Member of Knesset (Likud) since 1999, Israel’s Minister of National Infrastructure, Energy and Water Resources, in charge of Israel’s Atomic Energy Commission, Yuval Steinitz turns 61… Author of three books (including one made into an award-winning miniseries), she is the chief national correspondent at Yahoo News, following thirty years at the New York Times, Lisa Belkin turns 59… Dana B. Fishman turns 58… Tom Kohnturns 58… Author of five best-selling memoirs and five novels, she has also written for magazines such as The New Yorker, The Oprah Magazine, Vogue and Elle, Dani Shapiro turns 57… Author of two books and co-host of both NPR’s Invisibilia and Slate’s DoubleX Gabfest, she was born in Israel and moved to Queens when she was 5 years old, Hanna Rosin turns 50…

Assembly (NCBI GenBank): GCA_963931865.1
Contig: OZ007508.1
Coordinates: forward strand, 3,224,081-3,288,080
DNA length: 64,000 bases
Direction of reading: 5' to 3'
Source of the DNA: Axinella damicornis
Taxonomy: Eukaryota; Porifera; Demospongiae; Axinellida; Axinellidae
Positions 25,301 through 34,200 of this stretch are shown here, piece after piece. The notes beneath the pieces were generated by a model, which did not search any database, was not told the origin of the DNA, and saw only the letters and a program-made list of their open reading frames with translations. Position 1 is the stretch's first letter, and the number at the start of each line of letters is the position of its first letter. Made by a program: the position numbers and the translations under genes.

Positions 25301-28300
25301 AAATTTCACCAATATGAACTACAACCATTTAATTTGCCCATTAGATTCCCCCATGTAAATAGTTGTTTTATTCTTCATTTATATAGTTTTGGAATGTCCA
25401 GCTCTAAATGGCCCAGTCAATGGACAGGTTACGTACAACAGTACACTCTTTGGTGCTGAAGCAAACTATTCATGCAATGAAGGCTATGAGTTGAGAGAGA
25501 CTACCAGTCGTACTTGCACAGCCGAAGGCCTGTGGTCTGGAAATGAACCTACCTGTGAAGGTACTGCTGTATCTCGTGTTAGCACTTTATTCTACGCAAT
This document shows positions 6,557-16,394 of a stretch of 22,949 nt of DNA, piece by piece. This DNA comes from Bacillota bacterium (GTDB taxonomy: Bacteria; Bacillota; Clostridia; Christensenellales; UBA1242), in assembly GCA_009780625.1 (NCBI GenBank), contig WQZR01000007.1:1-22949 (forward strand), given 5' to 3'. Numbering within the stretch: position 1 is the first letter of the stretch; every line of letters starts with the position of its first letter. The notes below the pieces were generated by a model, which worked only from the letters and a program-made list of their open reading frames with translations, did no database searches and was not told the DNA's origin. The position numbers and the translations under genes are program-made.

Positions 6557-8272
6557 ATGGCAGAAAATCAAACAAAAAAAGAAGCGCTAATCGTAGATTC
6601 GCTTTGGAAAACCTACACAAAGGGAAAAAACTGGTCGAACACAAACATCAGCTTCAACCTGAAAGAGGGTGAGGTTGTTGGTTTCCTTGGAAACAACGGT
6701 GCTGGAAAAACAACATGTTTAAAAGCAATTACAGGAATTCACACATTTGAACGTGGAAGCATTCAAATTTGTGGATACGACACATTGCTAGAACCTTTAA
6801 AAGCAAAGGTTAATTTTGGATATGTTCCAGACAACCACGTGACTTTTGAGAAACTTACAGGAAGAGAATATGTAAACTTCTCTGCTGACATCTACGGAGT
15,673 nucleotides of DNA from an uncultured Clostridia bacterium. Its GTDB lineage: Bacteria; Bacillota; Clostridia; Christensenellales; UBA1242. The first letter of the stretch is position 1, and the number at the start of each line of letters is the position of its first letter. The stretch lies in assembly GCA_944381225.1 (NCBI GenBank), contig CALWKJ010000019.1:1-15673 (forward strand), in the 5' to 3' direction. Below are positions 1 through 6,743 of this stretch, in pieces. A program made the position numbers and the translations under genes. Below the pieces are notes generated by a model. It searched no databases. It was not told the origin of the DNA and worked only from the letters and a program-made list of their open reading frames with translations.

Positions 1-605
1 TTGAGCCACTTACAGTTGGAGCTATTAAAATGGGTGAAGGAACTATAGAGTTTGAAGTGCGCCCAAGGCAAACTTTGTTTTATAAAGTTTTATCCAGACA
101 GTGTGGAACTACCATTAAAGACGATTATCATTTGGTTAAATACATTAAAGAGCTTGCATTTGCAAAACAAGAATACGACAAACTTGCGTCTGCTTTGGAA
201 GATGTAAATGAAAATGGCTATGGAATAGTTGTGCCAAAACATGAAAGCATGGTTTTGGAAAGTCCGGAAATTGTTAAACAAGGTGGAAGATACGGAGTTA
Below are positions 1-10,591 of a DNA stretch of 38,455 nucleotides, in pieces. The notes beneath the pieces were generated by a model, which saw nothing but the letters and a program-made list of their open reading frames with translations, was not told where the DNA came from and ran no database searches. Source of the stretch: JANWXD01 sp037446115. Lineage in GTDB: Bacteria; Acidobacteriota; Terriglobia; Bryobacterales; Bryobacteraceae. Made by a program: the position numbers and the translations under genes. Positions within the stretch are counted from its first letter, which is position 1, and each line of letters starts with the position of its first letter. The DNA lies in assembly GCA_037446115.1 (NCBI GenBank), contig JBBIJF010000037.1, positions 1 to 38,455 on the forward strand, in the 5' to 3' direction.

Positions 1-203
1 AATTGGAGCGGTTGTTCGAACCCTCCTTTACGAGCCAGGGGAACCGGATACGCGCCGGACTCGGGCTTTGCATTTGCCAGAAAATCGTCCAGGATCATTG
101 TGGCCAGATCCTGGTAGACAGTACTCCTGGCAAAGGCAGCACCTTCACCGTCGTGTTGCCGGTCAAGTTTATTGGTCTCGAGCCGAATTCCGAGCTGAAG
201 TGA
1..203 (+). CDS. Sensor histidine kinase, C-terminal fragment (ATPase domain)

Governor of Missouri from January 2017 to June 2018 when he retired instead of facing impeachment, he is a former Navy SEAL, Eric Greitens turns 45… President of NJI Media and co-founder of FamousDC blog, Josh Shultz turns 41… Movie producer best known for the 2016 musical romantic-drama film La La Land, Jordan Horowitz turns 39… Director of communications at RespectAbilityUSA, Lauren Appelbaum turns 36… Third year student at Yale Law School, writer on law, the Middle East, religion and philosophy, Yishai Schwartz turns 29… Law student at George Washington University Law School, he was previously a digital strategy manager at the Podesta Group, Daniel Wolman turns 29… Basketball player for Ankara’s Türk Telekom, he was the 2009 ACC Freshman of the Year for the Virginia Cavaliers, he then played in Israel (2010-2017), Sylven Landesberg turns 29… Naomi Atlani… Phil Hayes… Susie Diamond